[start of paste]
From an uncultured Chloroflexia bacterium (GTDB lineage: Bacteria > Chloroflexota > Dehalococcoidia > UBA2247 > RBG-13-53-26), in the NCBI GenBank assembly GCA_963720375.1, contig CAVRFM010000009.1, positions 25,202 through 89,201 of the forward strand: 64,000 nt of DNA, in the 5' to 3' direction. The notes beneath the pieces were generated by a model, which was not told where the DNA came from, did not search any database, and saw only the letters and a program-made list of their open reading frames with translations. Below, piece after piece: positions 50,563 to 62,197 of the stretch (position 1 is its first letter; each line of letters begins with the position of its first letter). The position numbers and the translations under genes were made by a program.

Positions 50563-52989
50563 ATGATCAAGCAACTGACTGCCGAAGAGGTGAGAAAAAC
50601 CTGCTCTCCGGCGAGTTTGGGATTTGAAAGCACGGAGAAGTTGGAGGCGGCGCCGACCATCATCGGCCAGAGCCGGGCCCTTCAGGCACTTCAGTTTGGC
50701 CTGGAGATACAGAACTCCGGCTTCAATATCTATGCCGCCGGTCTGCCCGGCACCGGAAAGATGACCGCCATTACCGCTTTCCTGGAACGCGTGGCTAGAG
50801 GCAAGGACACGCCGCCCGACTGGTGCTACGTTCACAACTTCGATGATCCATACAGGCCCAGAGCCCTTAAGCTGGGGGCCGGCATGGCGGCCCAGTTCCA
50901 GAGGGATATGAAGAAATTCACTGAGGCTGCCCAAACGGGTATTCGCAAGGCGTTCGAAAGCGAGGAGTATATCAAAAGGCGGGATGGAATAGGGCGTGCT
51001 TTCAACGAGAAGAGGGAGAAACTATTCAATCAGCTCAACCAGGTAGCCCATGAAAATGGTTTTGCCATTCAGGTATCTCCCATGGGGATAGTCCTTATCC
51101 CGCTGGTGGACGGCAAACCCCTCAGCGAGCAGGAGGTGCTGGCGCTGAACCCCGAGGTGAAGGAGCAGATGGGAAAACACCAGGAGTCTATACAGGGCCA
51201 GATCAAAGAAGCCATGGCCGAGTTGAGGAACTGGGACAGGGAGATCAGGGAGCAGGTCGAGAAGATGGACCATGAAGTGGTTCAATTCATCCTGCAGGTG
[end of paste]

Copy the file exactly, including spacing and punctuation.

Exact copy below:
From an uncultured Chloroflexia bacterium (GTDB lineage: Bacteria > Chloroflexota > Dehalococcoidia > UBA2247 > RBG-13-53-26), in the NCBI GenBank assembly GCA_963720375.1, contig CAVRFM010000009.1, positions 25,202 through 89,201 of the forward strand: 64,000 nt of DNA, in the 5' to 3' direction. The notes beneath the pieces were generated by a model, which was not told where the DNA came from, did not search any database, and saw only the letters and a program-made list of their open reading frames with translations. Below, piece after piece: positions 50,563 to 62,197 of the stretch (position 1 is its first letter; each line of letters begins with the position of its first letter). The position numbers and the translations under genes were made by a program.

Positions 50563-52989
50563 ATGATCAAGCAACTGACTGCCGAAGAGGTGAGAAAAAC
50601 CTGCTCTCCGGCGAGTTTGGGATTTGAAAGCACGGAGAAGTTGGAGGCGGCGCCGACCATCATCGGCCAGAGCCGGGCCCTTCAGGCACTTCAGTTTGGC
50701 CTGGAGATACAGAACTCCGGCTTCAATATCTATGCCGCCGGTCTGCCCGGCACCGGAAAGATGACCGCCATTACCGCTTTCCTGGAACGCGTGGCTAGAG
50801 GCAAGGACACGCCGCCCGACTGGTGCTACGTTCACAACTTCGATGATCCATACAGGCCCAGAGCCCTTAAGCTGGGGGCCGGCATGGCGGCCCAGTTCCA
50901 GAGGGATATGAAGAAATTCACTGAGGCTGCCCAAACGGGTATTCGCAAGGCGTTCGAAAGCGAGGAGTATATCAAAAGGCGGGATGGAATAGGGCGTGCT
51001 TTCAACGAGAAGAGGGAGAAACTATTCAATCAGCTCAACCAGGTAGCCCATGAAAATGGTTTTGCCATTCAGGTATCTCCCATGGGGATAGTCCTTATCC
51101 CGCTGGTGGACGGCAAACCCCTCAGCGAGCAGGAGGTGCTGGCGCTGAACCCCGAGGTGAAGGAGCAGATGGGAAAACACCAGGAGTCTATACAGGGCCA
51201 GATCAAAGAAGCCATGGCCGAGTTGAGGAACTGGGACAGGGAGATCAGGGAGCAGGTCGAGAAGATGGACCATGAAGTGGTTCAATTCATCCTGCAGGTG